Mark Zuckerberg and wife give $75 million to S.F. General Hospital

Facebook CEO Mark Zuckerberg and his wife, Dr. Priscilla Chan, in 2011.
Facebook CEO Mark Zuckerberg and his wife, Dr. Priscilla Chan, in 2011.
(Julie Jacobson / Associated Press)

Facebook founder and Chief Executive Mark Zuckerberg and his wife, Dr. Priscilla Chan, are donating $75 million to San Francisco General Hospital and Trauma Center in what officials say appears to be the largest single gift from a private donor to a county-run public hospital.

The facility, run by the San Francisco Department of Public Health, serves the city’s poorest residents. It also provides San Francisco’s only psychiatric emergency room and level-one trauma center, caring for airplane crash and gunshot wound victims, among others.

It is staffed by UC San Francisco clinical faculty and serves as a training ground for its medical students. Chan, who did her medical residency there, said in a statement that she knows “firsthand the vital health care and trauma services the hospital provides to anyone who lives, works or travels through San Francisco.”

Neither Zuckerberg nor Chan was present at a news conference Friday held at the hospital to announce the gift.


A new, expanded hospital under construction on the Mission District facility’s grounds is scheduled to open in December thanks to an $887-million, voter-approved bond. But far more had to be raised to finance its inner workings, including state-of-the-art equipment for an expanded emergency room, two additional trauma rooms and three more operating rooms, hospital Chief Executive Sue Currin said at the news conference.

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An elated San Francisco Mayor Ed Lee called the hospital “a great equalizer,” for providing top-quality care to all, and stressed that the hefty sums required were beyond the city’s abilities. “We needed the private sector.”

The gift is the latest in a series of large philanthropic donations from wealthy tech sector executives. Their companies have transformed the city in recent years, with a flood of workers who have sent housing costs soaring.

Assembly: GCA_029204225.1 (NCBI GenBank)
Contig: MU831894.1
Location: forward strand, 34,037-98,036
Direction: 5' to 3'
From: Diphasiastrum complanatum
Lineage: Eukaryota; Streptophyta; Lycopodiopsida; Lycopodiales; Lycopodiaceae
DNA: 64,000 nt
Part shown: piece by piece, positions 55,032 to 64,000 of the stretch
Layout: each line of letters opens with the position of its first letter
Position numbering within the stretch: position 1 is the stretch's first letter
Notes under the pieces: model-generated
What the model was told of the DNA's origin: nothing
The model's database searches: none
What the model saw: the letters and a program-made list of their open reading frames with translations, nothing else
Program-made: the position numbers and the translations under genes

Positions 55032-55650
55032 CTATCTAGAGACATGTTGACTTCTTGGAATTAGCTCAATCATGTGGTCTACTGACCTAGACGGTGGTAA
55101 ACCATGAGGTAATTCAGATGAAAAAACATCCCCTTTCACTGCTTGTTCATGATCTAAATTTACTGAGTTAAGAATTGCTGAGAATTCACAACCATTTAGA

The changes have triggered spirited protests against Google buses that transport workers to Silicon Valley, an outcry against tenant evictions and displacements, and a scapegoating of techies by some in what has amounted to a culture war.

A home that Zuckerberg purchased and is upgrading in the fast-gentrifying Mission District has also been the focus of hostility.

Lee, who has welcomed tech companies to the city as job creators, has made the push for private philanthropy a cornerstone of his administration. He recently unveiled intentions to prod tech sector leaders to donate funds to help solve the housing crisis and has welcomed private infusions for education.

His strongest allies have included founder Marc Benioff, who has challenged others to give and who with his wife, Lynne, donated $200 million to the renamed USCF Benioff Children’s Hospitals in San Francsco and Oakland; and venture capitalist Ron Conway, who with his family donated $40 million for the UCSF Ron Conway Family Gateway Medical Building at the universty’s new Mission Bay hospital complex.


The process has now begun to rename this latest new facility the Priscilla and Mark Zuckerberg San Francisco General Hospital and Trauma Center, said Amanda Heier, chief executive of the San Francisco General Hospital Foundation.

San Francisco Giants CEO Larry Baer, who with his wife co-chairs the capital campaign committee for the new facility, said Friday that he believed the gift “would inspire others. Priscilla and Mark: We can’t tell you how much you’ve done to set an example.”

Public reaction was mixed.

In comments on, the San Francisco Chronicle’s website, some responded with sarcasm and skepticism. “Are we supposed to applaud Mark Zuckerberg and the tech industry for what impresses me as image laundering and superficial altruism?” one person wrote.


Others expressed gratitude: “Slowly and by the millions, I’m warming up to this couple. Props to the Zs.”

And, as tech’s footprint here got a bit larger, one commenter probably spoke for many: “Lived in SF for many years in 80’s and, these days, noticed the significant changes in buildings and people. Its a great city and hope it still can find a balance between the new techies and the old SF culture.”

Twitter @leeromney